My friend received outstanding cardiac care at the hospital. Chalk one up for science! She is now the recipient of an implanted defibrillator that will provide electric current to power her good heart should it ever again go out of rhythm. I think we could all use a defibrillator to shock us now and then, restore our good hearts when they are out of whack. Plug us in. Bring back this transformative power to the people.
May the beat go on.
I had not felt well for several days.
Sick of feeling miserable I got it into
my head that the cure was Cheetos,
but I had none. I learned long ago the dangers of keeping snack foods in the house, and so I never do.
But as I said, I got it into my head that the cure for my malaise was Cheetos, extra crunchy. So, in the middle of a thunderstorm, I got into my car and headed for the nearest convenience store. Of course, there were no snack-size bags available. It would be the share-size or nothing. The first warning bell rang.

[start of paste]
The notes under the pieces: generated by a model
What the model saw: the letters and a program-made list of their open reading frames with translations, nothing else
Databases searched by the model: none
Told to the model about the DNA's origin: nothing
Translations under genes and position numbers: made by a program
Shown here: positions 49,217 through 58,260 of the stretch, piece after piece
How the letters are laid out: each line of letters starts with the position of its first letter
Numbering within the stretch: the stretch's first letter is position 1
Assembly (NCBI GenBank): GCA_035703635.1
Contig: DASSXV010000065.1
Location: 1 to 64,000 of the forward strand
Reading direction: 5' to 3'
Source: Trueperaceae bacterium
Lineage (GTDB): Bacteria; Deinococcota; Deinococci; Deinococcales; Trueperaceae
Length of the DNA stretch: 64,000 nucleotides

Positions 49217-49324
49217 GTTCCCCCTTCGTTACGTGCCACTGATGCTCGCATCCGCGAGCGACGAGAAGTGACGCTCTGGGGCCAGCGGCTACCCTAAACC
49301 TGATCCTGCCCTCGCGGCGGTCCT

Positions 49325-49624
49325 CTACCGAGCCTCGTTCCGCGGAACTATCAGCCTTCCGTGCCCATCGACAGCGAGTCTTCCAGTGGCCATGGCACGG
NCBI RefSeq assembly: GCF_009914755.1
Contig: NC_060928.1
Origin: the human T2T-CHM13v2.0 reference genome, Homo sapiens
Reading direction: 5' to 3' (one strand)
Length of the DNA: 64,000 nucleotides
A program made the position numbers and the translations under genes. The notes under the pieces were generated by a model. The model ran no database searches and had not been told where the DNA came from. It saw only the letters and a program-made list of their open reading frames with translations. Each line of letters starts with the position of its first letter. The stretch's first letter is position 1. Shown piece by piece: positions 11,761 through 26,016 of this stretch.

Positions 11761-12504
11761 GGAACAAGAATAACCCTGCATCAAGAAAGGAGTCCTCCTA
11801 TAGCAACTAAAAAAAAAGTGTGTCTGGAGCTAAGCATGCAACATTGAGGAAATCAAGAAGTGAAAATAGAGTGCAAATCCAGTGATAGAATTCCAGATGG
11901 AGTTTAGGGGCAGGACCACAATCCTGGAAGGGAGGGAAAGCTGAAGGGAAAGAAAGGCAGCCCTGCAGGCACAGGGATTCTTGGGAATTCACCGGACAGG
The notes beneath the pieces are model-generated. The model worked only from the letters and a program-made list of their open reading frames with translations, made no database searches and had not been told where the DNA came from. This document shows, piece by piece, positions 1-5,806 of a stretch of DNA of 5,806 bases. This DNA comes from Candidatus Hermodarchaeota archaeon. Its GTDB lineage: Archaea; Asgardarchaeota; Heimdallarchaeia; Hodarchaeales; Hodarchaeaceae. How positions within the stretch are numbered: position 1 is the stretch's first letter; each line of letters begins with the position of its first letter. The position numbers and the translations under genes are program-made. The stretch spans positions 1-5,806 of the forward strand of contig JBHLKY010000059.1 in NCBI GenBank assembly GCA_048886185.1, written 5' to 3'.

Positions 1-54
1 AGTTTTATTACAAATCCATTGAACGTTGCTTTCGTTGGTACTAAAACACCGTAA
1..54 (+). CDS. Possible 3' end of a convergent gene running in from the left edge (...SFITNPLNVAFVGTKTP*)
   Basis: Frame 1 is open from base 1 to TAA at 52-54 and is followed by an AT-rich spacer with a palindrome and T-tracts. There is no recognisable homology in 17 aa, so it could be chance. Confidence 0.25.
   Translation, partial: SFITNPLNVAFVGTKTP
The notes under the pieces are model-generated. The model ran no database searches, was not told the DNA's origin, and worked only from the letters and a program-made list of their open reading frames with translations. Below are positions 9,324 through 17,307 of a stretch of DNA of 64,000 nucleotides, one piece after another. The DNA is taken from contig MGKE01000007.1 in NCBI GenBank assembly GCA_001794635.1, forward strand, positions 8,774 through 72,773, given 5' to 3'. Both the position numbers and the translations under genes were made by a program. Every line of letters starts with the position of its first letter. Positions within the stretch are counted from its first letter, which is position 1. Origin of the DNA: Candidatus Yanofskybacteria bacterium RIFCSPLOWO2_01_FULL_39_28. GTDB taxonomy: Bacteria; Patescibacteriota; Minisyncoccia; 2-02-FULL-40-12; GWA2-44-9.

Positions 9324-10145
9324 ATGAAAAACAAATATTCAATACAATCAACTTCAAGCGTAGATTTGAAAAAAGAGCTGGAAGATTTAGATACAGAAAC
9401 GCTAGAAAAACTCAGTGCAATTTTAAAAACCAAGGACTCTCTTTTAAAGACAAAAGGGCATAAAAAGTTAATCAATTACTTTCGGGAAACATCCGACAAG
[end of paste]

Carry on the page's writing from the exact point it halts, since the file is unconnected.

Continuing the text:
Despite the sounding alarm, I did not run for the door. I stood there studying the image of the skateboarding cheetah in sunglasses. He looked happy with a giant Cheeto in his hand. His white high-top sneakers looked lovely too, and I couldn’t help but notice that he was quite slender, undernourished even, for a carnivore. Maybe Cheetos are a health food. I was easy prey, and I grabbed a bag.
I approached the check-out feeling like a teenager about to get an overhead price check on tampons or condoms, but there was no cashier behind the counter. The second warning bell chimed. For an instant, I pondered the possibility that God was giving me another chance to make a better decision.